random thoughts on: “hawkeye”

I’ve got some things to say about The Avenging Archer’s streaming series.

As has likely been previously stated on multiple occasions, I’m a long-standing old-school fan of Hawkeye, having made my comic-collecting bones with the original West Coast Avengers series.

So, despite never really loving Jeremy Renner’s take on the character in the MCU (outside of a handful of small moments), I was still excited when Marvel Studios announced Hawkeye would get a streaming series on Disney+. And I was even more excited when it came out Hailee Steinfeld would play Kate Bishop, who in the comics adopted the Hawkeye name when Clint Barton was killed during the “Avengers Disassembled” storyline.

As such I have a number of thoughts now that the series finale has aired. Spoilers after the all-time great cover art.

Still with me? OK, let’s dive in.

It’s a very enjoyable show. I still have my issues with Renner’s performance, especially since he spends half the show apologizing to someone, largely for things that were outside of his control. But Steinfeld’s exuberance, Florence Pugh’s return as Yelena Belova and more make up for it in a lot of ways. It’s a nice mash-up of elements from the Matt Fraction/David Aja Hawkeye comics series that essentially rebooted the character as well as the previous MCU films. There are plenty of surprises, lots of action and some great dialogue. And hey, we get to see Pizza Dog on screen, so it can’t be all bad.

Golden Retriever Pizza GIF by Marvel Studios - Find & Share on GIPHY

My main issue with the show is that it is premised around Avengers: Endgame existing, which isn’t a great place to start.

Renner finally has someone to play off, which improves things dramatically. In the movies to date he’s usually relegated to group scenes, which means he gets lost in the clutter because he’s not as dynamic a personality as some of his costars. If the show had doubled down on putting Clint and Kate into something even more Running Scared-esque it would have been even better.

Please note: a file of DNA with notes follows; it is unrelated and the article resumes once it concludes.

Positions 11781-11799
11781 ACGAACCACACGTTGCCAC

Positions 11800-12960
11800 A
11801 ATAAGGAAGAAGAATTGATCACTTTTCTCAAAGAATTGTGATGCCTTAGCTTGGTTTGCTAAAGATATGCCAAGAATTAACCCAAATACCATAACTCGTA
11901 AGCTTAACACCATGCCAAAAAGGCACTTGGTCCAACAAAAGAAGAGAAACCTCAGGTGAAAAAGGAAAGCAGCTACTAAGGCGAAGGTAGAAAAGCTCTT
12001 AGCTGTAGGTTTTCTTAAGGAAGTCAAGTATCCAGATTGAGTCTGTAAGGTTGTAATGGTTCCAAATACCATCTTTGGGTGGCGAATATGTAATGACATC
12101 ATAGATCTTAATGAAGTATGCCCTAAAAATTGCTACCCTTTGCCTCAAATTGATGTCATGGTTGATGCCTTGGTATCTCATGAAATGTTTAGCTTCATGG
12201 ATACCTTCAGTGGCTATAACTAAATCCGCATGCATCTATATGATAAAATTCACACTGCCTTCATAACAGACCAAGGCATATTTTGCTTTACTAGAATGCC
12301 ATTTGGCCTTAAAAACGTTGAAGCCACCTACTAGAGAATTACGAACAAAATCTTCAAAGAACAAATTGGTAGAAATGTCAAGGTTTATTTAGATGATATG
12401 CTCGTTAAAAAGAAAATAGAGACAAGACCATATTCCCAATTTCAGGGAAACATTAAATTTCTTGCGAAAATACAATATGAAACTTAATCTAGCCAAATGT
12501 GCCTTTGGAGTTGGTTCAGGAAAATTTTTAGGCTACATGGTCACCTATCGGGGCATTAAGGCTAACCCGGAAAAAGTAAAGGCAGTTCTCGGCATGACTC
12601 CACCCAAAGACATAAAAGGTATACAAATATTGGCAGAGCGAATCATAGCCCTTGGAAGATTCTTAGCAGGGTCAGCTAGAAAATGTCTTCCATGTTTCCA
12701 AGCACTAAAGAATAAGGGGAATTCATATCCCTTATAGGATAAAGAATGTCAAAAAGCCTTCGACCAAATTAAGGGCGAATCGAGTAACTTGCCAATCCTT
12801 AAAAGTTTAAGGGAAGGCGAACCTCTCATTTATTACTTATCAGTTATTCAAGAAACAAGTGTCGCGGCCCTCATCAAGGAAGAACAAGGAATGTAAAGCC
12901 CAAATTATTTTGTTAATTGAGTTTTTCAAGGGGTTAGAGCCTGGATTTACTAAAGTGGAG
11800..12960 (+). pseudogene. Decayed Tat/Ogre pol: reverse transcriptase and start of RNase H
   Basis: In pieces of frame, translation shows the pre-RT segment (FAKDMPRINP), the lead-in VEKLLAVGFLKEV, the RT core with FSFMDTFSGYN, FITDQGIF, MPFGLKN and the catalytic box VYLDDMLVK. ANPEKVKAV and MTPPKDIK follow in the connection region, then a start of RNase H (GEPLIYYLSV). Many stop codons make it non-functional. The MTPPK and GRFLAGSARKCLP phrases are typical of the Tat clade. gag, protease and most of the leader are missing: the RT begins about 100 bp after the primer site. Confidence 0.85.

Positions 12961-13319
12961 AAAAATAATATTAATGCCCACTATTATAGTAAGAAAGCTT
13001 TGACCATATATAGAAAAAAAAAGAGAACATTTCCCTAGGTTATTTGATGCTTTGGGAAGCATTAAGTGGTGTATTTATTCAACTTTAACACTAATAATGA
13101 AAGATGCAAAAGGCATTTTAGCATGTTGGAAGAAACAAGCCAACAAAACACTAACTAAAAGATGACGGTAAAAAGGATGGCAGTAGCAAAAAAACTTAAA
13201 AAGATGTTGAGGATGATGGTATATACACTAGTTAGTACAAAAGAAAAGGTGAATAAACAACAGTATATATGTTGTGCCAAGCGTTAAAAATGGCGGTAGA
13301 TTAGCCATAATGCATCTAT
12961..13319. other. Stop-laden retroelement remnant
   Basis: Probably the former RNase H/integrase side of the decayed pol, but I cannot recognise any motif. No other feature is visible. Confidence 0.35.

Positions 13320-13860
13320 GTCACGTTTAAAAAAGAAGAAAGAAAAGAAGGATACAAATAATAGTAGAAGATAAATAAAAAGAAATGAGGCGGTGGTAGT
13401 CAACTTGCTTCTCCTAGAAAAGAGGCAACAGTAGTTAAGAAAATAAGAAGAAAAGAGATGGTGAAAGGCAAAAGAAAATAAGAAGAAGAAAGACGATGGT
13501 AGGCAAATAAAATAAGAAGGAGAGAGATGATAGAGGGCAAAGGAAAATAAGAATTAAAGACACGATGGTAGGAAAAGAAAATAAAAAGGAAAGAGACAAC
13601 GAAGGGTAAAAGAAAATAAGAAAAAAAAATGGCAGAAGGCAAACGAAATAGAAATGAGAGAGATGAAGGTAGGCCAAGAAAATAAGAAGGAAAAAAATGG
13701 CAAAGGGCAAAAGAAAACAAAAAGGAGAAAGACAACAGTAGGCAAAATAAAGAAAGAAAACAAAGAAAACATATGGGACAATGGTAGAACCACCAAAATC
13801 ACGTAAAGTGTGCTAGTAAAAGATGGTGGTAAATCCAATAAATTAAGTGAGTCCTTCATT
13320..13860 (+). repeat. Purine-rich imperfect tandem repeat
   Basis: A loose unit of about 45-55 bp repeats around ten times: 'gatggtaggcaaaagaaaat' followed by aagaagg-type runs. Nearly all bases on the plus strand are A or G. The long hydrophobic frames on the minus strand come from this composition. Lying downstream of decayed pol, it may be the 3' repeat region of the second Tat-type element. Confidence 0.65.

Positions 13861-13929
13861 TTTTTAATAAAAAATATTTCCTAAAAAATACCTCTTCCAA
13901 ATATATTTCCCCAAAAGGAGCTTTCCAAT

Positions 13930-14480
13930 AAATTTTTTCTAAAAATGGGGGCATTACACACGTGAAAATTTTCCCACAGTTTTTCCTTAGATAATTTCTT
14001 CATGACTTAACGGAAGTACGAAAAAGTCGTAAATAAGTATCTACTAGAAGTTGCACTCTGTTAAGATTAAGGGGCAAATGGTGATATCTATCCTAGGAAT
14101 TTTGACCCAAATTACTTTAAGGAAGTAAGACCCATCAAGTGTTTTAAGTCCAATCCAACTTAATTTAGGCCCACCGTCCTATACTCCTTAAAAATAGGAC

Hailee Steinfeld Hawkeye GIF by Marvel Studios - Find & Share on GIPHY

On the topic of some supporting characters:

  • Knowing the comics history, I’m surprised we didn’t get a bigger payoff for Tony Dalton’s Jack Duquesne. As the series went on I imagined two or three different ways that could go but it just kind of fizzled out.
  • On the other end of the spectrum, thank the maker Linda Cardellini’s Laura Barton finally got some backstory and character development. The underuse of Cardellini to date has been criminally negligent, and if she is who I (and many others online) think she is, I couldn’t be happier.

Florence Pugh for the win in all of her scenes. Give me a six-part series of her and Steinfeld just talking about places to visit in New York City.

Excited Mac And Cheese GIF by Marvel Studios - Find & Share on GIPHY

We still haven’t seen Clint’s MCU origin story. Every other Avenger has had one, often in their own standalone movie. Even Natasha’s beginnings have been shown via flashback in a handful of movies. But we still don’t know how Clint got to the point where we meet him in Thor or The Avengers.

Now you can say that watching someone learn how to shoot an arrow really well isn’t that interesting, but in the comics his story is much more complex than that (and involves a character from the show). And without it we don’t know what his motivations are. Why did he join SHIELD? Where did he hone his skills?

The lack of backstory is one of the reasons I’ve never been fully on board with MCU Clint Barton. Comics Clint is not only a bit of a hothead but also kind of a flim-flam man, scamming himself out of as many situations as he shoots himself out of.